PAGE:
Fonts can tell the naked truth about a brand — if they chose to use it.
This one from a very amusing series of ‘honest logos’ by innovative Swedish graphic designer Viktor Hertz is worth checking out.
Thinking of users as readers who need to connect emotionally with the typeface means taking traditional customer personas into new territory.
So let’s pick your perfect font with the help of Reader Personas.
In a nutshell, reader personas are working portraits of your target audience.
- Who they are.
- What they do for a living.
- What content is your client disseminating? or What type of books and magazines do they read?
If you know your customers are Hunter S. Thompson aficianados, the design, content, and the font you pick can and should reflect those customer insights.
A reader persona is your golden ticket to finding the kind of font you need.
What you are after with your font choice is a font that your clients find easy on the eye.
A font that is somehow familiar.
A font that they would choose if they were you.
Here are six good questions to ask of your final font choice:
- Does the mood of lettering match the words being read?
- Is the main body copy readable and legible at various modular sizes?
- Has a clear contrast and hierarchy been established between headers, quotes, captions, navigational aids, side notes and paragraphs?
- How will this typeface pair with colour or images that you know you will need to use?
- Does this typeface offer the full variety of styles and weights?
- Does this typeface provide Open Type features such as ligatures and true small cap characters? (Note the Twenty subtleties hidden in a paragraph.)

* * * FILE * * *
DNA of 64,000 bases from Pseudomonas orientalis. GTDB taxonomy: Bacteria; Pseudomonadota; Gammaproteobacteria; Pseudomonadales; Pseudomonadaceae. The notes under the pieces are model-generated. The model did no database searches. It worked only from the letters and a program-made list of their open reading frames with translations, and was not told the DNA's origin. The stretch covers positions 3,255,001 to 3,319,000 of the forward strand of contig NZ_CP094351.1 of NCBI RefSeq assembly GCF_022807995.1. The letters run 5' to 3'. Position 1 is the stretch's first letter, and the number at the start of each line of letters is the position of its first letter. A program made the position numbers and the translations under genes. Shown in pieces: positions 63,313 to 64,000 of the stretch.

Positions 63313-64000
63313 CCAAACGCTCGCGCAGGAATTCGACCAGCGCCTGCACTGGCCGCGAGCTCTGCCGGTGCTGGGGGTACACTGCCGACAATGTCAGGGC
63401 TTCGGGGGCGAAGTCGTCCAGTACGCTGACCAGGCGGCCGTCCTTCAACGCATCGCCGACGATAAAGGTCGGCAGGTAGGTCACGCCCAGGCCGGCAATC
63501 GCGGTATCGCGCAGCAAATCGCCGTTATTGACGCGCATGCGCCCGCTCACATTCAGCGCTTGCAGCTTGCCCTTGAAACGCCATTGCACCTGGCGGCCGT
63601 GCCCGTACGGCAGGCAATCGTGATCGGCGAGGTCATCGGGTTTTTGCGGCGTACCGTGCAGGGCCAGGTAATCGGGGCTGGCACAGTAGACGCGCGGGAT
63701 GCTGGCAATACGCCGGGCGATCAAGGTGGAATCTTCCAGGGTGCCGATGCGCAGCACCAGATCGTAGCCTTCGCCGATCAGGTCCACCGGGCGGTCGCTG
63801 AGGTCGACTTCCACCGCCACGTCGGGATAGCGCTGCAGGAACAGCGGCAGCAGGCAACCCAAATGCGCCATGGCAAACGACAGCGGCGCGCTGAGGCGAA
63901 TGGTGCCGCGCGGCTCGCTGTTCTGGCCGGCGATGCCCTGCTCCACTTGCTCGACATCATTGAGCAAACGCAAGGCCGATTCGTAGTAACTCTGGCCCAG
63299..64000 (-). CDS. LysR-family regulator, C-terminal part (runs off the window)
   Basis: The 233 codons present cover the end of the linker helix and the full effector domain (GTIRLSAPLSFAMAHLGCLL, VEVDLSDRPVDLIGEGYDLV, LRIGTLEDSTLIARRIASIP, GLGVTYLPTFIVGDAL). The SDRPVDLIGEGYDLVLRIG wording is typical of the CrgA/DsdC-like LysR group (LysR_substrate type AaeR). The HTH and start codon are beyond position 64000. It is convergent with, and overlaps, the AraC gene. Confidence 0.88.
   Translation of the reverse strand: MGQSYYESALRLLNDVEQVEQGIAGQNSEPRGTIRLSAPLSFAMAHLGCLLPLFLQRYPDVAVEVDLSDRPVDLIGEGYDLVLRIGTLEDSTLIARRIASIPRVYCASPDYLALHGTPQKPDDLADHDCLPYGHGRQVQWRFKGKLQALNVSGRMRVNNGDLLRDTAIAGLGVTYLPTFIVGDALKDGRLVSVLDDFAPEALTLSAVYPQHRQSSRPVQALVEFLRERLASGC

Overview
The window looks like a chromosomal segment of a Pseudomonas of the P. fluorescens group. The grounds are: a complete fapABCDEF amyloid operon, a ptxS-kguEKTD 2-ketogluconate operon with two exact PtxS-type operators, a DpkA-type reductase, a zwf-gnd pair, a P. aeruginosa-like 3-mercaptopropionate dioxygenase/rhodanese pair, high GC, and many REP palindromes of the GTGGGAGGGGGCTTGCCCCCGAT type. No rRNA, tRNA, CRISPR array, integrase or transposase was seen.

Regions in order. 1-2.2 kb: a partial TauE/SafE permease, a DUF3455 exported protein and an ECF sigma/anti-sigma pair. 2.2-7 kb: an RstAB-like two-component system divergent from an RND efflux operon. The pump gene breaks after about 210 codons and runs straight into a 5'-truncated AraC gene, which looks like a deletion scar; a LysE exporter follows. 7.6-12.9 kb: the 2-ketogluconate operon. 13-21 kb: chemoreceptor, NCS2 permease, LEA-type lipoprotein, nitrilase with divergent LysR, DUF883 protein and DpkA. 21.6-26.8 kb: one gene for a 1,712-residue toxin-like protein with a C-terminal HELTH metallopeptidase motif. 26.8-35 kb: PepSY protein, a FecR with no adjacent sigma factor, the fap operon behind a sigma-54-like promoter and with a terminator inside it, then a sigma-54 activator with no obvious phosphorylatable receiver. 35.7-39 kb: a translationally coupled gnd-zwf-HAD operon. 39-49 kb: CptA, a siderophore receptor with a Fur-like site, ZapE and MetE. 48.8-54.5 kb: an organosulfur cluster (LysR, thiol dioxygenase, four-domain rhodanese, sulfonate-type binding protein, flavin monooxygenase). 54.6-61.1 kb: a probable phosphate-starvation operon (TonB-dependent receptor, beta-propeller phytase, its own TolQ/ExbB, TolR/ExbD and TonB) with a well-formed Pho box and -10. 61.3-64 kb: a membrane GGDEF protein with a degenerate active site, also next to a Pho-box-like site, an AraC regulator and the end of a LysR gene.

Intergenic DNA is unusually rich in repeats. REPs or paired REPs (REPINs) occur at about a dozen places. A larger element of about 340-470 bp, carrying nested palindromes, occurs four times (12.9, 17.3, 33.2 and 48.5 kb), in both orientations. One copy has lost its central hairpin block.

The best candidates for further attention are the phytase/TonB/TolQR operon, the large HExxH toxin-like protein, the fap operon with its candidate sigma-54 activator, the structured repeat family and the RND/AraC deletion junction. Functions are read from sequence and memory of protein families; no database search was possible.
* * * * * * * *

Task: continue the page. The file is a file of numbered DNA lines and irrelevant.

The importance of typography was inspired by a 2015 video by Tim Brown.
In this video, Tim argues that the goal of body text to be ‘invisible’:
Body text is everywhere.
It’s the majority of text you want people to read.
And now you know the power of this subtlety.
So it’s shocking when we see typefaces eliminated from mobile experiences, which are increasingly people’s primary computing experiences.
A Typography First approach is how text and page layout looks best responsively, and is the cumulative result of many small decisions — like the font in use, the font size, the line length (for example, the width of a paragraph), the line spacing and page grid structure.
It’s the result of more subtle things too ..
Like the style of characters chosen (some fonts offer many different versions of the same character), and the presence and arrangement of punctuation and every element in a site’s composition leveraging the Golden Ratio, from paragraphs to headings, lists, navigation, forms, and more.
As well as the spacing between and around those elements including the actual layout grid measurement itself.
It’s a method of designing from the content out, rather than the canvas in.
The most beautiful thing we can experience is the mysterious. It is the source of all true art and science.Einstein, Albert (1879-1955)